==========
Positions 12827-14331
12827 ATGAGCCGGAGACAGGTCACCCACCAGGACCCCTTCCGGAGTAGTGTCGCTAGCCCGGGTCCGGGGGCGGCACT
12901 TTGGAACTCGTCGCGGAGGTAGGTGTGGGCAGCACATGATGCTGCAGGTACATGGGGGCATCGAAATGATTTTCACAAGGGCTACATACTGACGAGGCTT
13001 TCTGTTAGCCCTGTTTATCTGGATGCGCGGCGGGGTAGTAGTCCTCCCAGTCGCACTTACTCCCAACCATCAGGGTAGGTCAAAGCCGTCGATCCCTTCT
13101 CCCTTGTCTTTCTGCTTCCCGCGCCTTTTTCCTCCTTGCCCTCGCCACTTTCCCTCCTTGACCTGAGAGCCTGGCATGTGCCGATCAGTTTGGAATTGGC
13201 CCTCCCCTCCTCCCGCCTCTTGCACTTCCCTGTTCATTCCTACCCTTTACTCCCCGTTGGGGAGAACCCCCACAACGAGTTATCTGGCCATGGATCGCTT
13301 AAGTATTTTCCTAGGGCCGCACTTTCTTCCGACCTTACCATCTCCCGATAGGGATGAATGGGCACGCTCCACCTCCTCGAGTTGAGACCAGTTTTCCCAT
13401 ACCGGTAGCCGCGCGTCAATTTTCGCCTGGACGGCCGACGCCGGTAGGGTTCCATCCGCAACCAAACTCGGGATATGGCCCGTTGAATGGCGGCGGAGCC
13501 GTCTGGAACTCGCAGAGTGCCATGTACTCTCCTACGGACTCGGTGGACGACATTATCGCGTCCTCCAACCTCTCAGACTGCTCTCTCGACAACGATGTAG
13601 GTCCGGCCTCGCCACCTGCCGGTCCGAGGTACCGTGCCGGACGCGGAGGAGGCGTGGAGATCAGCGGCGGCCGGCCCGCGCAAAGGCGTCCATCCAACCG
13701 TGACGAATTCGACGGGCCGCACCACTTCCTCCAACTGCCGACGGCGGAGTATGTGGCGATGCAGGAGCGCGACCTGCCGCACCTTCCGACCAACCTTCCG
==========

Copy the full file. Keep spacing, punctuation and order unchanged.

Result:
Positions 12827-14331
12827 ATGAGCCGGAGACAGGTCACCCACCAGGACCCCTTCCGGAGTAGTGTCGCTAGCCCGGGTCCGGGGGCGGCACT
12901 TTGGAACTCGTCGCGGAGGTAGGTGTGGGCAGCACATGATGCTGCAGGTACATGGGGGCATCGAAATGATTTTCACAAGGGCTACATACTGACGAGGCTT
13001 TCTGTTAGCCCTGTTTATCTGGATGCGCGGCGGGGTAGTAGTCCTCCCAGTCGCACTTACTCCCAACCATCAGGGTAGGTCAAAGCCGTCGATCCCTTCT
13101 CCCTTGTCTTTCTGCTTCCCGCGCCTTTTTCCTCCTTGCCCTCGCCACTTTCCCTCCTTGACCTGAGAGCCTGGCATGTGCCGATCAGTTTGGAATTGGC
13201 CCTCCCCTCCTCCCGCCTCTTGCACTTCCCTGTTCATTCCTACCCTTTACTCCCCGTTGGGGAGAACCCCCACAACGAGTTATCTGGCCATGGATCGCTT
13301 AAGTATTTTCCTAGGGCCGCACTTTCTTCCGACCTTACCATCTCCCGATAGGGATGAATGGGCACGCTCCACCTCCTCGAGTTGAGACCAGTTTTCCCAT
13401 ACCGGTAGCCGCGCGTCAATTTTCGCCTGGACGGCCGACGCCGGTAGGGTTCCATCCGCAACCAAACTCGGGATATGGCCCGTTGAATGGCGGCGGAGCC
13501 GTCTGGAACTCGCAGAGTGCCATGTACTCTCCTACGGACTCGGTGGACGACATTATCGCGTCCTCCAACCTCTCAGACTGCTCTCTCGACAACGATGTAG
13601 GTCCGGCCTCGCCACCTGCCGGTCCGAGGTACCGTGCCGGACGCGGAGGAGGCGTGGAGATCAGCGGCGGCCGGCCCGCGCAAAGGCGTCCATCCAACCG
13701 TGACGAATTCGACGGGCCGCACCACTTCCTCCAACTGCCGACGGCGGAGTATGTGGCGATGCAGGAGCGCGACCTGCCGCACCTTCCGACCAACCTTCCG